Just one of the awards offered by the Geneseo Migrant Center, the Migrant Farmworker Baccalaureate Scholarship goes to students who have already completed one year of higher education and need financial help to complete the last three. Applicants submit three letters of recommendation, a personal essay, college transcripts, financial documents and agricultural migrant status documentation.
Chicano Organizing & Research in Education (CORE) gives this award to undocumented high school graduates of Chicano and Latino descent who are getting ready to enroll in a U.S. college. Scholarships are granted based on the candidate’s personal narrative, extracurricular activities and academic potential.
Membership in SHPE is a prerequisite for earning any of the society’s scholarships, but citizenship or legal status is not required except for some corporate-funded awards. SHPE provides separate awards for graduating high school seniors, undergraduates, graduate students, working students and doctoral candidates. Each award requires students to hold a 2.75 GPA and be pursuing a degree in a STEM field. Scholarship decisions and funding amounts depend on academic merit and financial need.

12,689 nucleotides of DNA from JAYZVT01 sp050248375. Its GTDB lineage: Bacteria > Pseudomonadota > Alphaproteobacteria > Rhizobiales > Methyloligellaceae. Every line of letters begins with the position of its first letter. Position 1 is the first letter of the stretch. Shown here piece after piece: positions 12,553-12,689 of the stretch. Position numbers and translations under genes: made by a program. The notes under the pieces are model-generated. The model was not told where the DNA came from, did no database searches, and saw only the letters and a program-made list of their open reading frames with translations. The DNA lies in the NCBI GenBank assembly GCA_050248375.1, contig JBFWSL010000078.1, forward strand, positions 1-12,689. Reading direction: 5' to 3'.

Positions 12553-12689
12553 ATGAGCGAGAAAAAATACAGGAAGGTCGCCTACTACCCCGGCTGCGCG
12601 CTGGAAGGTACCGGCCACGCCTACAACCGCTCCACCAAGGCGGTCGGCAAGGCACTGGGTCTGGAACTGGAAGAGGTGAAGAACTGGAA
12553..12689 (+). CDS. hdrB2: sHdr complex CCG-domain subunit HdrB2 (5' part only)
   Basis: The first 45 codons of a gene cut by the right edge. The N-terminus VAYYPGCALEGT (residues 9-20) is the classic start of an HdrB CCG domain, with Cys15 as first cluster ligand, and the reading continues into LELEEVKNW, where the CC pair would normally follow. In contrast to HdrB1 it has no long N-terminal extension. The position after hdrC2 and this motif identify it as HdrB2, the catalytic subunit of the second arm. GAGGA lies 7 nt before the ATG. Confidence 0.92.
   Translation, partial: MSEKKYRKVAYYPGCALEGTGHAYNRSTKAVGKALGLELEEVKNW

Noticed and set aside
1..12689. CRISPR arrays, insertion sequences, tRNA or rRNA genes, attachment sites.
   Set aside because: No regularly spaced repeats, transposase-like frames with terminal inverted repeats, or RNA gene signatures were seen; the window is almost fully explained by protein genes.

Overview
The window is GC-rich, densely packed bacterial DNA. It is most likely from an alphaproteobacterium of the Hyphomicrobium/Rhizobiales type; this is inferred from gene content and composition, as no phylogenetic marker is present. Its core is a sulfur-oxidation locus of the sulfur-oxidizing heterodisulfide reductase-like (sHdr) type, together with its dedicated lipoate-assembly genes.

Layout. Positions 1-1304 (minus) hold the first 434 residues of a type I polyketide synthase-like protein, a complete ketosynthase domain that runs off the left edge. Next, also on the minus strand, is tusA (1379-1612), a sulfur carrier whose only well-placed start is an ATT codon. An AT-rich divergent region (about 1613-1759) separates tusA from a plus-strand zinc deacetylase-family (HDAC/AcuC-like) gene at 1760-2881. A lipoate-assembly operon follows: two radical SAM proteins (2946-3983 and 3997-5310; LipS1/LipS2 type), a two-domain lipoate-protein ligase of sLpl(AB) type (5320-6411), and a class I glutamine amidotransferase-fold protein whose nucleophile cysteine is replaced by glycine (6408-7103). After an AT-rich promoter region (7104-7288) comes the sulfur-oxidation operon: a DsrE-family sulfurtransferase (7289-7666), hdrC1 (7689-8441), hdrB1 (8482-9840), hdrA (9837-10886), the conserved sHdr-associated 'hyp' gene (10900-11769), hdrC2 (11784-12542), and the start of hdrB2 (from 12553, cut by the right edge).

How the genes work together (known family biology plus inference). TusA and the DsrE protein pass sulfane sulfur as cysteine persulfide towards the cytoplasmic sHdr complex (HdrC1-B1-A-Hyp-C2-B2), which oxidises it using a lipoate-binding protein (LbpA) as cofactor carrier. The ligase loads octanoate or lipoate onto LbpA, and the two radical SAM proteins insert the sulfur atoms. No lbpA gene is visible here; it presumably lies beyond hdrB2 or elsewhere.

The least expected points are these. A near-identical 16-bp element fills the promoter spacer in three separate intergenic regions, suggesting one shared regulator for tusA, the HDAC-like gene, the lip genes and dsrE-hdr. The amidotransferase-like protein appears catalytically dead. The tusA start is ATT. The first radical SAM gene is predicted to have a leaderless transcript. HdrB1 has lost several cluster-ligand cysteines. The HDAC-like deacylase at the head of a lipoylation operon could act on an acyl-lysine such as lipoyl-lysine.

The National Scholarship helps students who are eligible for in-state tuition attend one of 75 colleges that partner with TheDream.Us. To receive the award —worth $12,500 toward an associate or $25,000 toward a bachelor’s degree — students must hold a high school or community college degree but not be currently enrolled in college; must demonstrate significant financial need; and must have applied for or received DACA status. (Scholarship applicants need only be eligible for DACA, but to actually receive the award they will need to seek DACA status.) Applicants submit two essays, household income statements, a reference and DACA documentation. Full-time students who earn a 3.0 can renew the award.
This award from TheDream.Us is for students from 15 states who aren’t eligible for in-state tuition or admission to a public college. The Opportunity Scholarship helps them work toward a baccalaureate at one of 5 out-of-state colleges that partner with TheDream.Us. To receive the award, students must be currently unenrolled in college, be DACA-eligible, demonstrate significant financial need, and hold a high school diploma and 2.8 GPA. Applicants submit two essays, household income statements, a reference and DACA documentation. Full-time students who earn a 3.0 can renew the award.
Some states and schools are extremely open to undocumented students, while others discourage them. Look for schools that have strong, established programs for underrepresented students. For instance, University of California, Merced runs an orientation program for undocumented students, while University of Washington maintains an “Ally Directory” where students can find mentors on campus. Such actions suggest these schools are actively recruiting undocumented students, and are committed to supporting them throughout their college experience.